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Take a Tour or Go It Alone? How to Decide…

December 4, 2013 by

Karen Gardiner DionMany of us passionate travelers value our independence so fiercely that we can be loathe to hand over our travel plans to an guide, or an organized tour. There are, however, some situations where a guide can enrich the experience or even save you some money. Here are five situations where you should consider booking a tour, rather than going it on your own..

The Nature Trip
Unless you have a background in zoology, you may find your visit to a national park or rainforest to be unfulfilling – or not as fulfilling as it could be. For example, Costa Rica’s Manuel Antonio National Park teems with wildlife. You’ll find 109 different mammal species and 184 species of birds, from Capuchin monkeys to toucans, three-toed sloths, and parakeets.  But if you don’t know what you are looking for – or at – you might miss them all. You can hire a guide right outside the park to take you on a two-hour guided hike. All guides carry large lenses allowing you to see animals you might otherwise miss. They all speak English (it’s required) and cost less than $25.

The Adventure Hotspot
You can conceivably go to Mount Everest alone and hire porters when you get there, but you’ll likely end up paying more than if you had joined a guided expedition. If you’re not an experienced climber and you want to save some money, going on a “Western-guided” tour, which includes a sherpa and a Western guide, means that you’ll have full support on the nerve-wracking climb. Plus, some expenses, such as permit fees and payment for a cook, can be divided across a larger group. More experienced climbers can opt for a less supported (but still accompanied)  “Sherpa-supported” or “Sherpa-guided” expedition.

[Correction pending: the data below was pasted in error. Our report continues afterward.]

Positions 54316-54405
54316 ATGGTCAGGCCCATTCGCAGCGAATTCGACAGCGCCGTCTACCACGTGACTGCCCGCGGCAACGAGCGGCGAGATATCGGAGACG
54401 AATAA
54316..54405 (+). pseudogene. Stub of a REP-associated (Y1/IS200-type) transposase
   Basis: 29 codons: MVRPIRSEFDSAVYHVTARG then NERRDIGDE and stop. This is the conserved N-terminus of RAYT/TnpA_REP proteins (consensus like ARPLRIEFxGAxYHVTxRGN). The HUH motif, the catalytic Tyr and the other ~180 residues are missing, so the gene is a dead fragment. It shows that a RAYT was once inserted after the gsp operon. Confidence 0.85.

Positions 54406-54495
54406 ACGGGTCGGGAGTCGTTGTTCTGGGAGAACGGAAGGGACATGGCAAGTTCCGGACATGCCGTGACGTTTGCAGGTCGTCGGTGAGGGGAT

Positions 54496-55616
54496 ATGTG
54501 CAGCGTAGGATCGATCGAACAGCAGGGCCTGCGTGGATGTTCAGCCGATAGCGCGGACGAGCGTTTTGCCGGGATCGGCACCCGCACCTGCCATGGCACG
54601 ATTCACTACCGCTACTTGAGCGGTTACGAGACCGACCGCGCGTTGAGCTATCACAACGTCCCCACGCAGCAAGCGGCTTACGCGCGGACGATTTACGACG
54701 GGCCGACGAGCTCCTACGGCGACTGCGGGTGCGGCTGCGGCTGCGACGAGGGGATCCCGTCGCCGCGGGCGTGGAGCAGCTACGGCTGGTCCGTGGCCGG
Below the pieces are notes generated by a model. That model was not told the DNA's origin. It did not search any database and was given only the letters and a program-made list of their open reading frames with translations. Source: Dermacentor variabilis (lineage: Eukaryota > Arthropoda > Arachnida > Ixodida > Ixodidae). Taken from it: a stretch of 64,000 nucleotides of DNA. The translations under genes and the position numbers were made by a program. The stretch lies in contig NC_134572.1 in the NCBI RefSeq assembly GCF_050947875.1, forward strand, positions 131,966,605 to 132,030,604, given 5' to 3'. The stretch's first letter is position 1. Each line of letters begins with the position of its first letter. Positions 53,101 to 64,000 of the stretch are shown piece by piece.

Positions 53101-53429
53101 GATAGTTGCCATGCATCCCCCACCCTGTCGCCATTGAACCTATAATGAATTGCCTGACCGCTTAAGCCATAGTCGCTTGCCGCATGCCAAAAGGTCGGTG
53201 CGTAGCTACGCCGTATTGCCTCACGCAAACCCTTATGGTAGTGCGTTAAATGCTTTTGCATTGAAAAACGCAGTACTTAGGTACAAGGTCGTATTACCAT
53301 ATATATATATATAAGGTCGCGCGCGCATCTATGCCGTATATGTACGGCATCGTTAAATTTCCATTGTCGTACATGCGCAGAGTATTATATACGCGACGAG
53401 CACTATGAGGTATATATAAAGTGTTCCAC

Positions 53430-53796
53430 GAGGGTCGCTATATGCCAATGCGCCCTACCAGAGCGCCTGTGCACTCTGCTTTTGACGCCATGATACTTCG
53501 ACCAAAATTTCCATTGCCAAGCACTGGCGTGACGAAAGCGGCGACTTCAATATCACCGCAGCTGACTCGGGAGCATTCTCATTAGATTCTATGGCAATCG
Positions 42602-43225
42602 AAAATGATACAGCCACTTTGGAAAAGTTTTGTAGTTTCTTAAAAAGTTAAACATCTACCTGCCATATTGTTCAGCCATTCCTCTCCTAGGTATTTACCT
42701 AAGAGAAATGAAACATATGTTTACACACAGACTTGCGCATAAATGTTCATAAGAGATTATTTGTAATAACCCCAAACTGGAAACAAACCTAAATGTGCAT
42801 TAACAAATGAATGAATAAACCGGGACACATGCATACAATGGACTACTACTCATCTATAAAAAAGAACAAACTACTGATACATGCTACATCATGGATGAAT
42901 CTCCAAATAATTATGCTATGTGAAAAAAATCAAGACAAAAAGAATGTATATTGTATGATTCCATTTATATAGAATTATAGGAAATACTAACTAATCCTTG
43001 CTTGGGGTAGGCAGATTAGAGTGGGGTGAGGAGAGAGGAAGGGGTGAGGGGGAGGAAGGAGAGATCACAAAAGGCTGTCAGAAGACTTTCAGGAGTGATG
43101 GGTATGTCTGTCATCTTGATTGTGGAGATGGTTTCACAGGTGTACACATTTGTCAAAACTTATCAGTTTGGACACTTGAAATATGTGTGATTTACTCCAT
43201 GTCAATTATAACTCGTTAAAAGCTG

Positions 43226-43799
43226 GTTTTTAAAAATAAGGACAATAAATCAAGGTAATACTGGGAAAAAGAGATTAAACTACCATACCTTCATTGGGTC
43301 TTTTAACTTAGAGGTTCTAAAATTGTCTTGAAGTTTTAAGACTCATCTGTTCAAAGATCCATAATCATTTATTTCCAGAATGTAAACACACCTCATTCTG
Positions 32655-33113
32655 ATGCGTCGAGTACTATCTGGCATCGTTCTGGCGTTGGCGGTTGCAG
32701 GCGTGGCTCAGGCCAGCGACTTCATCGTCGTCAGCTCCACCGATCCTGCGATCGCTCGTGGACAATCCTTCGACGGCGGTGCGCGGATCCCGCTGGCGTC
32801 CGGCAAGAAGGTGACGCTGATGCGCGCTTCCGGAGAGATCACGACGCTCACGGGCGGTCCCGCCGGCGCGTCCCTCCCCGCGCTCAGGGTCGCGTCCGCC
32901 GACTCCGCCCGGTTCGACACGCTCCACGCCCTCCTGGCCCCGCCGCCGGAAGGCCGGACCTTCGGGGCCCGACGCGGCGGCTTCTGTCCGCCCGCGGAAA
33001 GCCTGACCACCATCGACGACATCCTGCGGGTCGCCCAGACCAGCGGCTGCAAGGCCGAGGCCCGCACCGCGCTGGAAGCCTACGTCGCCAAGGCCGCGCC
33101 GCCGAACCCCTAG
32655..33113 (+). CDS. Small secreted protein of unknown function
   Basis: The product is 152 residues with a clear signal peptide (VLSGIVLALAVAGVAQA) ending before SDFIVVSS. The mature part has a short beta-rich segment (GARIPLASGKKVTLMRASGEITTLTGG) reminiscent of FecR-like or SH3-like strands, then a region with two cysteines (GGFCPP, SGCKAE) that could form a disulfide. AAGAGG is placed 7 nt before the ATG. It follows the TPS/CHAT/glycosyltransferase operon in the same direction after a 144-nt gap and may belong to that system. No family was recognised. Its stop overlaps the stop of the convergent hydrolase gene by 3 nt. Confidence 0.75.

The Port-of-Call
If you’re on a cruise, your time in port is usually very limited. Rather than following the hoards of other passengers toward the same tacky souvenir stores and overpriced restaurants, make prior arrangements to have a local tour guide pick you up and take you to places of interest. You’ll have a richer experience, and you won’t risk getting lost or missing your reboarding time. You can hire guides independently or through the cruise line (although the latter is often more expensive). If you’re using an independent guide, do your research before you arrive in port and check their credentials.

The Historic Destination
No matter how much you read up beforehand, it’s no match for the depth of knowledge possessed by a local historian or guide. Destinations of archaeological interest, like Egypt, are especially well served by guides. Many are trained Egyptologists and can provide a digestible background of the country’s 5,000-year history, and even decipher some hieroglyphics for you. And there’s another very good reason to use a guide in Egypt, or other places like it. Given the current instability in the area, independent, non Arabic-speaking travelers can risk straying into an unsafe situation without knowing it. Using a tour guide, in that light, is more highly recommended than ever.

The Place Where the Language Barrier is Just Too Much
Sure, most of us can get by almost anywhere with a few stock phrases and a lot of gesturing, but if you feel that the language barrier would be detrimental to your experience, hire a local, English-speaking guide.

3 Comments

  • Alex Morton says:

    Some really good advice! I went on a guided tour through Pompeii, Italy and I would not have gotten nearly as much out of it if I did. Just remember to make sure to get a guide proficient in your language and also in the group size you would like!

  • jose says:

    looking x a trip to egipt flight and accommodation meals include better price possible x 2014 thanks

  • Jannica Norand says:

    I am particularly interested on whole trips and sites you have in different countries that enabled wheel chair users to travel the world.

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